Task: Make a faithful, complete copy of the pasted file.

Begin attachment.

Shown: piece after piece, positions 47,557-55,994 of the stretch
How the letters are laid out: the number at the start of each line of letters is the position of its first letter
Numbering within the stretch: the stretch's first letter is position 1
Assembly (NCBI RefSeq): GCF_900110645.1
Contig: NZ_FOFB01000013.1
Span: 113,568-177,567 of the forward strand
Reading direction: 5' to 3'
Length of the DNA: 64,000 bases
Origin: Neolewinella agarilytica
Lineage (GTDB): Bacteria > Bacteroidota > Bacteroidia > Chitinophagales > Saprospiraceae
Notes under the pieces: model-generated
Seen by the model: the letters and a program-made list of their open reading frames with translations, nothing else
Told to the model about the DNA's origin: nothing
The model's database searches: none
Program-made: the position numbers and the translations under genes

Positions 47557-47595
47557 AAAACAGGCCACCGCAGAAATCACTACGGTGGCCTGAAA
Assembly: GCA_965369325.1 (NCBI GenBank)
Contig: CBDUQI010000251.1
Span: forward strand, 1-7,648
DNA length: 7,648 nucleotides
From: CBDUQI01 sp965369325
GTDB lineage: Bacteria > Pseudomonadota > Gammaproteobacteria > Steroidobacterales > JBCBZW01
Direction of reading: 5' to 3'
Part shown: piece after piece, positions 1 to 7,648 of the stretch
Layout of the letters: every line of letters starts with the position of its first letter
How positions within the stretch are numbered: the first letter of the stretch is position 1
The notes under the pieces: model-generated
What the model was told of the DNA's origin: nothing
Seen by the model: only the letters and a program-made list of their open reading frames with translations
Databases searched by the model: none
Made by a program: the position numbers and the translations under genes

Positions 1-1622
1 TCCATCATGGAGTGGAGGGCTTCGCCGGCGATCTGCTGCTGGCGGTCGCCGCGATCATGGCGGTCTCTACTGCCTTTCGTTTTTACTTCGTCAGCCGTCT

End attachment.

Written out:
Shown: piece after piece, positions 47,557-55,994 of the stretch
How the letters are laid out: the number at the start of each line of letters is the position of its first letter
Numbering within the stretch: the stretch's first letter is position 1
Assembly (NCBI RefSeq): GCF_900110645.1
Contig: NZ_FOFB01000013.1
Span: 113,568-177,567 of the forward strand
Reading direction: 5' to 3'
Length of the DNA: 64,000 bases
Origin: Neolewinella agarilytica
Lineage (GTDB): Bacteria > Bacteroidota > Bacteroidia > Chitinophagales > Saprospiraceae
Notes under the pieces: model-generated
Seen by the model: the letters and a program-made list of their open reading frames with translations, nothing else
Told to the model about the DNA's origin: nothing
The model's database searches: none
Program-made: the position numbers and the translations under genes

Positions 47557-47595
47557 AAAACAGGCCACCGCAGAAATCACTACGGTGGCCTGAAA
Assembly: GCA_965369325.1 (NCBI GenBank)
Contig: CBDUQI010000251.1
Span: forward strand, 1-7,648
DNA length: 7,648 nucleotides
From: CBDUQI01 sp965369325
GTDB lineage: Bacteria > Pseudomonadota > Gammaproteobacteria > Steroidobacterales > JBCBZW01
Direction of reading: 5' to 3'
Part shown: piece after piece, positions 1 to 7,648 of the stretch
Layout of the letters: every line of letters starts with the position of its first letter
How positions within the stretch are numbered: the first letter of the stretch is position 1
The notes under the pieces: model-generated
What the model was told of the DNA's origin: nothing
Seen by the model: only the letters and a program-made list of their open reading frames with translations
Databases searched by the model: none
Made by a program: the position numbers and the translations under genes

Positions 1-1622
1 TCCATCATGGAGTGGAGGGCTTCGCCGGCGATCTGCTGCTGGCGGTCGCCGCGATCATGGCGGTCTCTACTGCCTTTCGTTTTTACTTCGTCAGCCGTCT